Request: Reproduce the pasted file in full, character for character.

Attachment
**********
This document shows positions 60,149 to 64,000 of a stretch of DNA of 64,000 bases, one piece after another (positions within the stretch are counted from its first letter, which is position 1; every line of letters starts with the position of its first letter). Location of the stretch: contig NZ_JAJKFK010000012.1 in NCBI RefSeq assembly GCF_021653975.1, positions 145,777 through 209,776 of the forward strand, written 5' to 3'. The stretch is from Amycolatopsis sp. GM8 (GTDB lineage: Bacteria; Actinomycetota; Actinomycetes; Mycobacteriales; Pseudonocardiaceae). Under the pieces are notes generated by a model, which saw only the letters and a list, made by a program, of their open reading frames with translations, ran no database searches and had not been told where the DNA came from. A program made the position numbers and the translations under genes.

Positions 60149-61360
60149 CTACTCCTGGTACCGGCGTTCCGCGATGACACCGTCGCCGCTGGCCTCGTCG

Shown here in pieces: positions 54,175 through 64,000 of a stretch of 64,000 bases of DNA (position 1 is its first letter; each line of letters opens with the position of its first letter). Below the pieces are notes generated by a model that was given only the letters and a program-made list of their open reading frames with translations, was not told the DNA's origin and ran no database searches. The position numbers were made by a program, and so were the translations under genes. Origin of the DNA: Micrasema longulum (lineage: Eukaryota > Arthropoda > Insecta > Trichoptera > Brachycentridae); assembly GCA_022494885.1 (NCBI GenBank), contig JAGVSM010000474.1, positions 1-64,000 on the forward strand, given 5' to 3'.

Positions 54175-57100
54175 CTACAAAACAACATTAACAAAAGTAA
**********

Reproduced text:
This document shows positions 60,149 to 64,000 of a stretch of DNA of 64,000 bases, one piece after another (positions within the stretch are counted from its first letter, which is position 1; every line of letters starts with the position of its first letter). Location of the stretch: contig NZ_JAJKFK010000012.1 in NCBI RefSeq assembly GCF_021653975.1, positions 145,777 through 209,776 of the forward strand, written 5' to 3'. The stretch is from Amycolatopsis sp. GM8 (GTDB lineage: Bacteria; Actinomycetota; Actinomycetes; Mycobacteriales; Pseudonocardiaceae). Under the pieces are notes generated by a model, which saw only the letters and a list, made by a program, of their open reading frames with translations, ran no database searches and had not been told where the DNA came from. A program made the position numbers and the translations under genes.

Positions 60149-61360
60149 CTACTCCTGGTACCGGCGTTCCGCGATGACACCGTCGCCGCTGGCCTCGTCG

Shown here in pieces: positions 54,175 through 64,000 of a stretch of 64,000 bases of DNA (position 1 is its first letter; each line of letters opens with the position of its first letter). Below the pieces are notes generated by a model that was given only the letters and a program-made list of their open reading frames with translations, was not told the DNA's origin and ran no database searches. The position numbers were made by a program, and so were the translations under genes. Origin of the DNA: Micrasema longulum (lineage: Eukaryota > Arthropoda > Insecta > Trichoptera > Brachycentridae); assembly GCA_022494885.1 (NCBI GenBank), contig JAGVSM010000474.1, positions 1-64,000 on the forward strand, given 5' to 3'.

Positions 54175-57100
54175 CTACAAAACAACATTAACAAAAGTAA